It looks like grownups can disregard the fear-mongering about the ill effects of digital media on kids. A 2017 study in Child Development found “little or no support for harmful links between digital screen use and young people’s psychological well-being.”
By Jordan Shapiro | NAUTILUS
Parents can police their kids’ smartphone use if they like, but they should know such restrictions aren’t evidence-based. As authors Andrew Przybylski and Netta Weinstein explain, “a critical cost-benefit analysis is needed to determine whether setting firm limits constitutes a judicious use of caregiver and professional resources.”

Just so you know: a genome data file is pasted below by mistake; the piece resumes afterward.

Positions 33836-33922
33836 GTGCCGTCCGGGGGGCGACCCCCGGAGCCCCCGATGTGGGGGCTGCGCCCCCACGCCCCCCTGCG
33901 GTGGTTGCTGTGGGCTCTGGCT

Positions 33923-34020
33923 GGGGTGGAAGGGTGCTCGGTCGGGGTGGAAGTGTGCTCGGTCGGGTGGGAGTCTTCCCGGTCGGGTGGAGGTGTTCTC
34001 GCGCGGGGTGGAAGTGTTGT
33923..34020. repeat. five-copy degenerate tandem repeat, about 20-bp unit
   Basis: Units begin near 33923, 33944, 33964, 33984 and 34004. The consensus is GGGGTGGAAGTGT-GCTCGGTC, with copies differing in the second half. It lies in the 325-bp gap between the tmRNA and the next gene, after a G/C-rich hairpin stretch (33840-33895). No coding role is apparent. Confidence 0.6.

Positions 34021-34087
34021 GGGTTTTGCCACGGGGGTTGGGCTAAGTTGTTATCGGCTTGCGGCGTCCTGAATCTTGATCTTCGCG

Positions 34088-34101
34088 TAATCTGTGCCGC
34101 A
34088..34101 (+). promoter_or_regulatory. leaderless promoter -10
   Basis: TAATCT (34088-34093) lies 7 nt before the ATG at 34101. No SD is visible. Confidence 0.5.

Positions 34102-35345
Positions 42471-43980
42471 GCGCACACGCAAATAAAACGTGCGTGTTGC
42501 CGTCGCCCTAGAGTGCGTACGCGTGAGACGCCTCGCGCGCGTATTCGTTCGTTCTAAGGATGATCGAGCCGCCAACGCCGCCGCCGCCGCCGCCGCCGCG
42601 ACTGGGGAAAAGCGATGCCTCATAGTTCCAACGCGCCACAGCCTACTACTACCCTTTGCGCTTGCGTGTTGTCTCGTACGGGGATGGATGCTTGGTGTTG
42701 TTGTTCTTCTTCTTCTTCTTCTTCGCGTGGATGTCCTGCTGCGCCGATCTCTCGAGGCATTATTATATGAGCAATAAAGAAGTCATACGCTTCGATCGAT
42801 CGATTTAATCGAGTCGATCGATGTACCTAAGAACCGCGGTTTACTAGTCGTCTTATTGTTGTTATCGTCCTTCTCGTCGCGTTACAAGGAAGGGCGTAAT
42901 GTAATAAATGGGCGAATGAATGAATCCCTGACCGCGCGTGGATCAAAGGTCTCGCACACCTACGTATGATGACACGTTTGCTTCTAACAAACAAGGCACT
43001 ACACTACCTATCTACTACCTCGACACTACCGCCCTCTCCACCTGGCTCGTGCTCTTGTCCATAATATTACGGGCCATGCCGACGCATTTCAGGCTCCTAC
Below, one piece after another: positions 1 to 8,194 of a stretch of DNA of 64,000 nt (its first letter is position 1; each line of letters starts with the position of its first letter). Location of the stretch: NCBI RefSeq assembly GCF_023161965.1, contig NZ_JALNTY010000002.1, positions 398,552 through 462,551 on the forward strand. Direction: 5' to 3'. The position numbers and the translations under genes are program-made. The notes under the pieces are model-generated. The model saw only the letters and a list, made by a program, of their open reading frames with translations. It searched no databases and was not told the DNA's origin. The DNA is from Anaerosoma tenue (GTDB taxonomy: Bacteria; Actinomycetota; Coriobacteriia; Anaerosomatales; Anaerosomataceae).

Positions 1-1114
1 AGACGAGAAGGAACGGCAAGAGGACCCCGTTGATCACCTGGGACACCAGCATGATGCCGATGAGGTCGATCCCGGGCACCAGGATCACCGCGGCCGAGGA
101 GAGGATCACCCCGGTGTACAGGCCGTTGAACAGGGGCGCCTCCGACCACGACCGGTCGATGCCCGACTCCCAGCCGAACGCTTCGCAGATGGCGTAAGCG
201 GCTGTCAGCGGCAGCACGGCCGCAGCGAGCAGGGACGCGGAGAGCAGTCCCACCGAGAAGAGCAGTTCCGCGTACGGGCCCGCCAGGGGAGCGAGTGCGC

The American Academy of Pediatrics currently recommends that parents limit screen time to less than two hours for children two to five years old. But when researchers compared those who implemented these limits with those who didn’t, they found no significant difference in the level of children’s well-being. Apparently, the guidelines hadn’t been empirically evaluated before; they were based on findings which show that media use can supplant other activities, potentially leading to sedentary behaviors and/or loss of sleep.